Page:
The Texas Medical Board (TMB) is the regulatory body charged with keeping Texas patients safe through the licensure and regulation of Texas physicians. When a physician allegedly runs afoul on the Medical Practice Act, Board rules, or other regulations, the TMB is empowered to investigate, and where appropriate, take enforcement action against the physician.
This year the Board has been taking measures to address an enforcement challenge it faces regarding mandatory reporting by medical peer review committees. In its July 2018 issue of the TMB Bulletin, the Board states: “In order to protect the public and ensure timely investigation of cases, the Board relies on required reporting from hospital organized medical staffs and related health care entities. When this reporting doesn’t occur or there is a deliberate effort to circumvent reporting by allowing a resignation prior to an investigation by peer review, the Board is not able to take appropriate action on licensees leaving patients vulnerable.”
Mandatory Reporting of Medical Peer Review Action to the Texas Medical Board
Under Chapter 160 of the Texas Occupations Code (Medical Practice Act), reporting to the Board is mandatory in the following instances:

  • Physicians, medical students, residents, and medical peer review committees have a legal obligation to report colleagues who they believe are impaired. Occ. Code § 160.004.
    • A person or committee subject to this section: (1) may report to the board or to a health care entity in which an affected physician has clinical privileges the name of the impaired physician together with pertinent information relating to that impairment; and
    • (2) shall report to the board and any known health care entity in which the physician has clinical privileges if the person or committee determines that, through the practice of medicine, the physician poses a continuing threat to the public welfare. Occ. Code § 160.004(b).
  • The Report of Medical Peer Review section of the Medical Practice Act requires that peer review committees and health care entities report in writing (file a complaint) to the Medical Board the results and circumstances of a medical peer review that:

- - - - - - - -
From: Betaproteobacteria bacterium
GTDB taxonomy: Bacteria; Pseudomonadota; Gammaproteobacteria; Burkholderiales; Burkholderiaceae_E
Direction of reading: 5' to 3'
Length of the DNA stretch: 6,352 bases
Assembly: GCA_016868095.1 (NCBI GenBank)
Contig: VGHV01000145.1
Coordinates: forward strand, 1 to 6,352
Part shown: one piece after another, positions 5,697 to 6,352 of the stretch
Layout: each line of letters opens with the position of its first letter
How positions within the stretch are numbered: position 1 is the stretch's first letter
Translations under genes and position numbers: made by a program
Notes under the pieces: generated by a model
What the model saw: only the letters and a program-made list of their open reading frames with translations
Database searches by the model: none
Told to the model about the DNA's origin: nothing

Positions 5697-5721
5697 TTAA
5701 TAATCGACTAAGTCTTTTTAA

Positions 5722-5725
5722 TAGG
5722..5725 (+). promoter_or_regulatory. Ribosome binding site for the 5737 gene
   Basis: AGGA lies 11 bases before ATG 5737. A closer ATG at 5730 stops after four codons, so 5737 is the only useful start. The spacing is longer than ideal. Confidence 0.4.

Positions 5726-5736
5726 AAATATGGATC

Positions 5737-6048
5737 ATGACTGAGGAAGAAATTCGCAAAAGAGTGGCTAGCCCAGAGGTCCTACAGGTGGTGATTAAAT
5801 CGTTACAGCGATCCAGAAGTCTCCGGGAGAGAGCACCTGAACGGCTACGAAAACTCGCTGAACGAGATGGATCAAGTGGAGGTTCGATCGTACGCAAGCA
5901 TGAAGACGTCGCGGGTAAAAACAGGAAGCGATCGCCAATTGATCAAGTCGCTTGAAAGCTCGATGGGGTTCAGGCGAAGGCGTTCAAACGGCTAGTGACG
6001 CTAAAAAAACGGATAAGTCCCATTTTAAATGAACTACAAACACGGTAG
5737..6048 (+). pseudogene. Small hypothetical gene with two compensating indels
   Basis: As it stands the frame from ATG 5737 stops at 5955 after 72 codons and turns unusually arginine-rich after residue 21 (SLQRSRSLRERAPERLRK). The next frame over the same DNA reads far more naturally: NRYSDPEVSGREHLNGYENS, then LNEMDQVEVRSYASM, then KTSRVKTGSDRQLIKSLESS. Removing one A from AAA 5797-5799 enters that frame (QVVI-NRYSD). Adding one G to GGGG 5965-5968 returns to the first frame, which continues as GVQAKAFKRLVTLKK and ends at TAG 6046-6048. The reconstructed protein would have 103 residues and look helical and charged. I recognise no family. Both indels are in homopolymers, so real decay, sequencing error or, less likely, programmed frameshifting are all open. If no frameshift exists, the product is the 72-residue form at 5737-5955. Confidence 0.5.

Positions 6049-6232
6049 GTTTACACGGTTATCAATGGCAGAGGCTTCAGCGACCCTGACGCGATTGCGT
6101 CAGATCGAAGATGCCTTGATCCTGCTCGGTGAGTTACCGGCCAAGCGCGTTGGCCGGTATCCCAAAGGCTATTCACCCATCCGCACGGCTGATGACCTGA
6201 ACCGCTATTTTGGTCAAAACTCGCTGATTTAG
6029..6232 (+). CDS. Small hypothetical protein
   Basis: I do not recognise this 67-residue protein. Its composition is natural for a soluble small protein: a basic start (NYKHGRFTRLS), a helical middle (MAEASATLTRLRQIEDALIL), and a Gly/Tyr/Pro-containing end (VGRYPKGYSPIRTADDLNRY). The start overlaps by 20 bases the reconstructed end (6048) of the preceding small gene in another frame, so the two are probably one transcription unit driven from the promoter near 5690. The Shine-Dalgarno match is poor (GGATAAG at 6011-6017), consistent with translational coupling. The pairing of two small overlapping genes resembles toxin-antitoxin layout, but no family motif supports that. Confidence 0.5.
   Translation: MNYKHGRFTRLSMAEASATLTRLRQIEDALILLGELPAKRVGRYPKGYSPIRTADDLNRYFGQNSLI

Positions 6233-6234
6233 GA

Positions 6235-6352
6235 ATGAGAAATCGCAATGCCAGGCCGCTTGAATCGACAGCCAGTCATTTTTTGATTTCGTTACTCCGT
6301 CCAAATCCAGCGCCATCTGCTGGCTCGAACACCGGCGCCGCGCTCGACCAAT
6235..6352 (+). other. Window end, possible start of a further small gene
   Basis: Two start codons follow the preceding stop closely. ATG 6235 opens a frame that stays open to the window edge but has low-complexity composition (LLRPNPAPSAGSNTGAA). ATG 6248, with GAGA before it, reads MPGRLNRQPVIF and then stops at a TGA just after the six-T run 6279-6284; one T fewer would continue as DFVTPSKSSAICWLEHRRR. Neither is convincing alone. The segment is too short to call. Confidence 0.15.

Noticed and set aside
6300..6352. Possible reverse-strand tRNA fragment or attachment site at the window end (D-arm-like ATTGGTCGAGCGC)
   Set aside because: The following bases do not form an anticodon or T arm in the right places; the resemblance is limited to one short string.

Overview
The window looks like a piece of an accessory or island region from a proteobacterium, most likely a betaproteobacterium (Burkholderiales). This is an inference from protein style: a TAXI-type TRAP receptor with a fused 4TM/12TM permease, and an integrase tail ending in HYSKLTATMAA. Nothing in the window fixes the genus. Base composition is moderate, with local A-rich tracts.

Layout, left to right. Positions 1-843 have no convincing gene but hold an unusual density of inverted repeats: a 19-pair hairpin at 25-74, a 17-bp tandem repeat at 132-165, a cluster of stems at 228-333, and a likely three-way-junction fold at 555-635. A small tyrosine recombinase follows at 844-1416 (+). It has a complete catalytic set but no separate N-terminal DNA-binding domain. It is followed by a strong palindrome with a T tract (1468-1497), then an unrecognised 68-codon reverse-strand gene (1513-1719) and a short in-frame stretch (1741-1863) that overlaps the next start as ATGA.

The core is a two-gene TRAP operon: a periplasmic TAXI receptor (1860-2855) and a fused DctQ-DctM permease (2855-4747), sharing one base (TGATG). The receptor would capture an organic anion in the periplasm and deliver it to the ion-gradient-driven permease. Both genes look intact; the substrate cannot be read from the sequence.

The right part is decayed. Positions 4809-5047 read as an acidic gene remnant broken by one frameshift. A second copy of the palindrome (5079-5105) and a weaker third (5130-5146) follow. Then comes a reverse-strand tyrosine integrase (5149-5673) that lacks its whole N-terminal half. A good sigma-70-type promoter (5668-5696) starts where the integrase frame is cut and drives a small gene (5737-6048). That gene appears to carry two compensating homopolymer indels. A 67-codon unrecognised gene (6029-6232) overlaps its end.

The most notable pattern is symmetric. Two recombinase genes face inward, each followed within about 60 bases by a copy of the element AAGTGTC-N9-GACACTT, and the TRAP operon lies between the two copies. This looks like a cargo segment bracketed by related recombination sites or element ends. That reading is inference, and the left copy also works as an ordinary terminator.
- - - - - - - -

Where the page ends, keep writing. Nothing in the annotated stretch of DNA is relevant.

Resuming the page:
• 1) adversely affects the clinical privileges of a physician for a period of longer than 30 days;
    • 2) accepts a physician’s surrender of clinical privileges while the physician is under investigation or in lieu of conducting an investigation; or
    • 3) adversely affects the membership of a physician in a professional society or association, if conducted by that society or association. Occ. Code § 160.002.
  • Physicians and peer review committees are required to report to the Board if, in their opinion, a physician poses a continuing threat to the public welfare through the practice of medicine. Occ. Code § 160.003.

Under the law, the duty to report rests on the peer review committee as a whole, individual committee members themselves, as well as the Medical Executive Committee of the health care entity. It is important to understand that if the Board receives a failure to report complaint, its investigation will include all persons and committees with reporting duties.
Defending Your Texas Medical License
If you are facing a licensing issue or someone has filed a complaint against you with the Texas Medical Board, you need an experienced medical license defense attorney. Even a single complaint filed with the Board can jeopardize your medical career, livelihood, and your professional reputation.
You have the right to defend yourself and the right to representation during the entire complaint process. Our attorneys know how to represent Texas doctors at every stage of the complaint process, from the initial investigation and any settlement negotiations through subsequent hearings that may follow.
Our law firm helps professionals, like you, keep their licenses when those licenses are under attack by a state agency or board.
If you have received a licensing complaint, BERTOLINO LLP can help. We represent licensed professionals across the entire State of Texas. Our honest, experienced attorneys will fight aggressively on behalf of your license and reputation. Contact us today or call (512) 476-5757 and schedule a case evaluation.

Call or text (512) 476-5757 or complete a Case Evaluation form